Ask clarifying questions to signal that you’re interested in what they say. Doing so makes it more rewarded talking to you. “So did you ever get the wallet back?” “What did she say when you came back?”
Just as important as listening well is remembering what people have told you. People are usually thrilled to be asked about something previously discussed, as it indicates that you listened to them and cared about what they were saying.
“You mentioned that you were going for a hike, how was it?”
“Are you feeling better or do you still have a cold?”
We are more inclined to like people when we think they like us. This is called reciprocity of liking. When you take a friendly attitude toward others and make it clear that you approve of them, they will probably like you in return.
You can show people that you like them by:
- Smiling at them and using open body language
- Complimenting them on something they’ve done
- Doing them a small favor
- Asking them thoughtful questions that show you care about their experiences and opinions
When you respect that everyone has the right to be themselves, you’ll find it easier to be friendly and personable. Let other people speak their minds even when you disagree. Respect their decisions when it comes to how they talk, dress, and spend their time.
Research has found that agreeableness, tolerance, and empathy go together. These findings mean that developing your empathy skills can help you be accepting.
When talking to someone who appears very different to you, aim to learn about them and their life instead of judging them. Pretend you are an anthropologist and let yourself be curious.
If you make people laugh, there’s a good chance they will like you. Laughter releases feel-good chemicals called endorphins, which promote a sense of bonding between two people. Assuming they aren’t offensive, it’s also a good idea to laugh at everyone else’s jokes. It can make you appear friendlier and confirms that you have a sense of humor.
Until you know someone well, stick to safe humor that doesn’t poke fun at anyone else. Avoid joking about potentially controversial topics, like politics and religion.
Some of us are naturally funnier than others, but using humor is a skill. With practice, you can become better at making jokes and witty observations. Check out this guide on how to be funny in conversation.
When you share some personal details about yourself or your life, you make yourself vulnerable in front of other people. This can make you more likable because it shows that you trust them. Disclosure also encourages others to share something in return, which can deepen your relationship.
However, it’s best to avoid intimate details if you haven’t known the other person very long. Let them get to know you, but avoid talking in depth about medical conditions, relationships, or deeply held beliefs on religion and politics.
The F.O.R.D. acronym is a good guide: in most cases, it’s safe to talk about Family, Occupation, Recreation, and Dreams (e.g., ideal jobs and dream vacations).
When you say something positive about another person, they will attribute the same quality to you. This effect has been demonstrated in three separate scientific studies and is known as “trait transference.” For example, if you compliment someone on their upbeat attitude, they will start to think of you in the same way. Be careful not to overdo compliments, because giving too many can make you come across as insincere.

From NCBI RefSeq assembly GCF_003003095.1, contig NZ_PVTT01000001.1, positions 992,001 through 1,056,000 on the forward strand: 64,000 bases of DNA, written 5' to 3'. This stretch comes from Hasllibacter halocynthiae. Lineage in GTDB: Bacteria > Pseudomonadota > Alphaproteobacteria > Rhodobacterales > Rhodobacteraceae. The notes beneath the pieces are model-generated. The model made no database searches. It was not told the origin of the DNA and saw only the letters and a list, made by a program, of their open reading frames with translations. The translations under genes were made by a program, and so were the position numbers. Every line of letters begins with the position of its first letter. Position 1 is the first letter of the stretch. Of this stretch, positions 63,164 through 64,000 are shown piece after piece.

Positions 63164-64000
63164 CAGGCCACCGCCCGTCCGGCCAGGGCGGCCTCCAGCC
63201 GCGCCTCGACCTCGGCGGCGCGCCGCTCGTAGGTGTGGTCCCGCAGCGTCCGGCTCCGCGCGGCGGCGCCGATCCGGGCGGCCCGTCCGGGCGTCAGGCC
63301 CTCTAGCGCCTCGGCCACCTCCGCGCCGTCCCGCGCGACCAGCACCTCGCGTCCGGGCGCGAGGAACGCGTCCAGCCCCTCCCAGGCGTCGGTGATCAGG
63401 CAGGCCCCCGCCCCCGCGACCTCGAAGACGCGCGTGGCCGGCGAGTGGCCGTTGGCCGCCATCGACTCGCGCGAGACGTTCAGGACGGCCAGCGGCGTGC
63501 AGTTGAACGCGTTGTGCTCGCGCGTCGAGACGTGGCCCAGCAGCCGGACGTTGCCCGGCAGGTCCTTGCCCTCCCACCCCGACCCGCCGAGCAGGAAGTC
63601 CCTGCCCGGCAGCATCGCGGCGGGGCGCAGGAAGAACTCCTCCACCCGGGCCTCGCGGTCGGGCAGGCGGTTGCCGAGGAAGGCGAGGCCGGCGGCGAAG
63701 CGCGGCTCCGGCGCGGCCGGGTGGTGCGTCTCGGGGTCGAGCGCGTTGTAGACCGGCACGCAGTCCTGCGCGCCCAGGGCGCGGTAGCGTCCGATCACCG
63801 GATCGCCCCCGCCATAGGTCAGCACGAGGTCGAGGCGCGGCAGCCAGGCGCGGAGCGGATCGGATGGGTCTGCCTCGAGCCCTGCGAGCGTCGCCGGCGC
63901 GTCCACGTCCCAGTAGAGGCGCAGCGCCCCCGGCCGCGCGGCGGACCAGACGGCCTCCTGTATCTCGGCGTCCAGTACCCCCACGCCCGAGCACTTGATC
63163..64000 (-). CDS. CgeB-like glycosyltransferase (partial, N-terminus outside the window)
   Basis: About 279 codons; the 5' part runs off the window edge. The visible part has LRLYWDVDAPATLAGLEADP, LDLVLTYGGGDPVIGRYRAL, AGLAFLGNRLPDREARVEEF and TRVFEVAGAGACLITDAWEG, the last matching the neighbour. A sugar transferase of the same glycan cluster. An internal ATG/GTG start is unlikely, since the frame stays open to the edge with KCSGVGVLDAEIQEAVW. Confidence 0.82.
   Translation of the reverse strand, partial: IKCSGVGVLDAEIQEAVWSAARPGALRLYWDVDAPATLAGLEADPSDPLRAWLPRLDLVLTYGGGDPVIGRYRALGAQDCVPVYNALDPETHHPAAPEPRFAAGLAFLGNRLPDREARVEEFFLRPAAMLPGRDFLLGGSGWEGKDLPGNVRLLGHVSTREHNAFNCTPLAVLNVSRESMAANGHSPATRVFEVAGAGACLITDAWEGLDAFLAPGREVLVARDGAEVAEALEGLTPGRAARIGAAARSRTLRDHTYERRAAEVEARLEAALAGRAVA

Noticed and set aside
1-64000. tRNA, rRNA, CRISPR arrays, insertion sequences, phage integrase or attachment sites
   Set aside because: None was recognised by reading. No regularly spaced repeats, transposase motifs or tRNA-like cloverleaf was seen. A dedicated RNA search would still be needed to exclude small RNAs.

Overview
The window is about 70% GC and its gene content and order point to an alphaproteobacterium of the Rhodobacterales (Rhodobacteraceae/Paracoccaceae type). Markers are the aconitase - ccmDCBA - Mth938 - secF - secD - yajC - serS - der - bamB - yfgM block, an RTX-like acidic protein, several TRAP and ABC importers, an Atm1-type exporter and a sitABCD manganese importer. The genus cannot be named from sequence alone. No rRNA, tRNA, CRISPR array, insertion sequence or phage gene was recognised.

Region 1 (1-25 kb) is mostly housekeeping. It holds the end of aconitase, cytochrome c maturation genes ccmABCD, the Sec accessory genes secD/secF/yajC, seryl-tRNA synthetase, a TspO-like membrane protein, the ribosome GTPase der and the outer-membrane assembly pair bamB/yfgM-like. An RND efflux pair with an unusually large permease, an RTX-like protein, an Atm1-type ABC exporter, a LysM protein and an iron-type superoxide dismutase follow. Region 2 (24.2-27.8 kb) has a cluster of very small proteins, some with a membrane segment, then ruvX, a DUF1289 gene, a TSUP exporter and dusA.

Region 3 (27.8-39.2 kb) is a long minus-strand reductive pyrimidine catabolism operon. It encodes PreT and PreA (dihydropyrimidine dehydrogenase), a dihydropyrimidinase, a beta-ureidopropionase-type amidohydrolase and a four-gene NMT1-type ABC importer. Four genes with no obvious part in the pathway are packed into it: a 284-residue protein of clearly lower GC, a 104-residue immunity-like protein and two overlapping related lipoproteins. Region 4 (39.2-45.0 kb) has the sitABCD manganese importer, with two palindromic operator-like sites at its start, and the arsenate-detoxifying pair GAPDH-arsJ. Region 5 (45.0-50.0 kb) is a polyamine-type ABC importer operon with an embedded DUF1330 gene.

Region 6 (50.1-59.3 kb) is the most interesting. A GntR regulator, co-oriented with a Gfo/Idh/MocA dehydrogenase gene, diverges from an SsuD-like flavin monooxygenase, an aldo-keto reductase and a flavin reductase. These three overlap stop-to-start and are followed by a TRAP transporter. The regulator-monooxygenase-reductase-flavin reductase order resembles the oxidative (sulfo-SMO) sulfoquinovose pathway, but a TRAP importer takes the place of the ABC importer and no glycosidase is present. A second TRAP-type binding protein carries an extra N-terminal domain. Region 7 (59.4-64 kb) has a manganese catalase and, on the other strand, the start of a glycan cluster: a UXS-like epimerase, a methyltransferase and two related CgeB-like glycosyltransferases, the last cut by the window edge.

You may want to learn how to be personable in various settings, including work, social gatherings, on the phone, or in an interview.
The way you apply the advice in this article will vary in different contexts. You will need to read the room and understand social norms. For example, it wouldn’t be appropriate to share personal information at a job interview or ask your boss questions about their private life.
Working with customers entails being friendly, smiling, and using positive body language. You can occasionally give compliments that are not too personal, such as, “I like your bag!” Do not ask personal questions or share private information about yourself.
Unless they are also your friends, the same is true of working with colleagues. In both cases, you need to maintain clear professional boundaries.
What you say and your tone of voice is key. Use an upbeat or calm tone of voice, depending on the topic of conversation. Remember that the other person cannot see your facial expressions or body language, so you may have to spell out your reactions and feelings.
Keep your body language confident and friendly. Stand or sit up straight, look the interviewer in the eye when you speak, and smile. Ask questions about the company and the position, but avoid personal topics.
If you are standing or sitting with other people, laugh with others, and nod when someone is talking. This consolidates your presence in the group.
Asking the group some questions is a great way to appear personable and to get people talking to each other. Group situations aren’t usually the right setting for in-depth conversations, but you can still take the opportunity to show sincere interest in the people you meet.
See this article for more advice about how to be included in a group conversation.
When you’re speaking with one person alone, you can be more personal than when you’re in a group with everyone listening. You can ask more questions and reveal more personal information about yourself. This can build trust between you. It’s a good opportunity to get closer to another person.
Read books on how to be personable
There are lots of books on how to be personable available online.
Here are 3 of the best:
This book will show you how to quickly build rapport with anyone. When you’ve mastered this skill, you’ll appear more personable.
If you want to learn how to be assertive, understand people, and develop empathy, this book will help you. It contains lots of exercises that show you how to put these skills into practice.
The Charisma Myth shows you why and how everyone can learn to be engaging and personable. It includes useful strategies you can start applying immediately.